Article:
I am just started messing around with the Kotlin programming language, which is pretty much cooler than Java. I have some doubts related to static methods and fields:

Q1: Official document says

Kotlin can also generate static methods for functions defined in named objects or companion objects if you annotate those functions as @JvmStatic.

But if you see below I can access bar() method as static method, which works without using @JvmStatic annotation. But on official doc its throwing error -> Kotlin static method.

Class C{
    companion object{
        @JvmStatic
        fun foo() { }
        fun bar();
    }
}
fun main(args: Array<String>) {
    C.foo();
    C.bar(); //this line works fine
}

Q2: Do I really need @JvmStatic and @JvmField to make things static? As you can see with companion object, things are working as expected.

  • 1
    @user8371915 well i have removed the image of code. Thanks – Bharatesh Jan 15 at 5:44
up vote 7 down vote accepted

You can access members of a companion object as C.bar() in Kotlin, but not in Java. Without @JvmStatic, you would need to use C.Companion.bar() in Java, just as said in the docs.

Note that, without @JvmStatic, the function is compiled to an instance (non-static) method that is called on C.Companion in Java (and Kotlin simply shortens it to a call on C, but it's the same under the hood), so yes, you need either @JvmStatic and @JvmField to make a declaration in a companion object compile into a static member.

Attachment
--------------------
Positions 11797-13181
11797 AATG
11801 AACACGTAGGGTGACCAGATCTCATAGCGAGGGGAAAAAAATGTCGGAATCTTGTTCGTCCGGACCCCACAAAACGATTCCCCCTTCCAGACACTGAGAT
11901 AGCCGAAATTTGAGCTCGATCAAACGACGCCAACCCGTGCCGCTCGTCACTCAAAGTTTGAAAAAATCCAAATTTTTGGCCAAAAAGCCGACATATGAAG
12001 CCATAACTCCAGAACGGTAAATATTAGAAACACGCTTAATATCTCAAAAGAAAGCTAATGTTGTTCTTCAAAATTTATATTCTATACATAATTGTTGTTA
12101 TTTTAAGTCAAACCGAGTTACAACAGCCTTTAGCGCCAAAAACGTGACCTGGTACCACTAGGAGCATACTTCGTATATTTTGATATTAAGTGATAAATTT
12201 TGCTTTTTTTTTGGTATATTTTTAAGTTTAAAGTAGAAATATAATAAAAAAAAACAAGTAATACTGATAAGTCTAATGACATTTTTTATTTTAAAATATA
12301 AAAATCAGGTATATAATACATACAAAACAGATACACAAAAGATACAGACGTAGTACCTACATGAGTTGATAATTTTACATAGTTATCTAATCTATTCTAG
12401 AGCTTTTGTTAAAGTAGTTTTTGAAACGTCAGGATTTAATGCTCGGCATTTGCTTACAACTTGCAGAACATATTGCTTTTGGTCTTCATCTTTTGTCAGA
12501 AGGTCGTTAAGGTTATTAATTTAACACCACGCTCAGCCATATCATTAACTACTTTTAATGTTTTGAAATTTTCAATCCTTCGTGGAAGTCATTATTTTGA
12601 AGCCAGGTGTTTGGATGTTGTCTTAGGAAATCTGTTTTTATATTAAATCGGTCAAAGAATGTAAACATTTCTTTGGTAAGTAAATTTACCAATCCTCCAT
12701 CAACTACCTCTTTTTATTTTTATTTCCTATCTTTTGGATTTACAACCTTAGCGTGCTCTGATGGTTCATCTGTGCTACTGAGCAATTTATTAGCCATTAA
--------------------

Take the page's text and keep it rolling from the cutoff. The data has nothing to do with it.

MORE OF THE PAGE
Basically, @JvmStatic and @JvmField are tools for Java interoperation that help with creating Java-friendly APIs, and if you don't need to call the Kotlin members from Java (e.g. they are internal to your Kotlin project, or you are developing a library that is unlikely to be used with Java), you can leave them as they are.

  • Now I got it. Thanks. – Bharatesh Jan 12 at 12:04
  • Do you know if there's any way the resulting Java code differs when using @JvmStatic vs @JvmField? – Joschua Feb 26 at 10:46
  • 1
    @Joschua, with @JvmStatic, it's the property accessors that will be made static, but @JvmField will instead expose the static backing field and instruct the compiler not to generate the accessors at all. Note also that @JvmField is suitable for instance properties, which are, then, compiled to non-static fields. – hotkey Feb 26 at 11:45

Yep, you do need @JvmStatic. The problem with your code that you call it in Kotlin while in documentation code was called in Java.

To be more precise, this code won't compile:

public void main(String[] args) {
    C.foo(); // Ok
    C.bar(); // Not ok
}

Kotlin knows about function in companion object so you can call it on class directly, while Java doesn't know anything about it. So you annotate any function with @JvmStatic and it becomes visible from Java code as static method.

And just to clarfiy - purpose of @JvmStatic is interop with Java code. If you write your application in Kotlin only you don't need @JvmStatic at all.

The documentation ("page 2") refers to the case where you call the function from Java, not Kotlin.

When you only use Kotlin, there is no need for the annotation. Instead use the way you declared your bar() method. So you can call C.bar()

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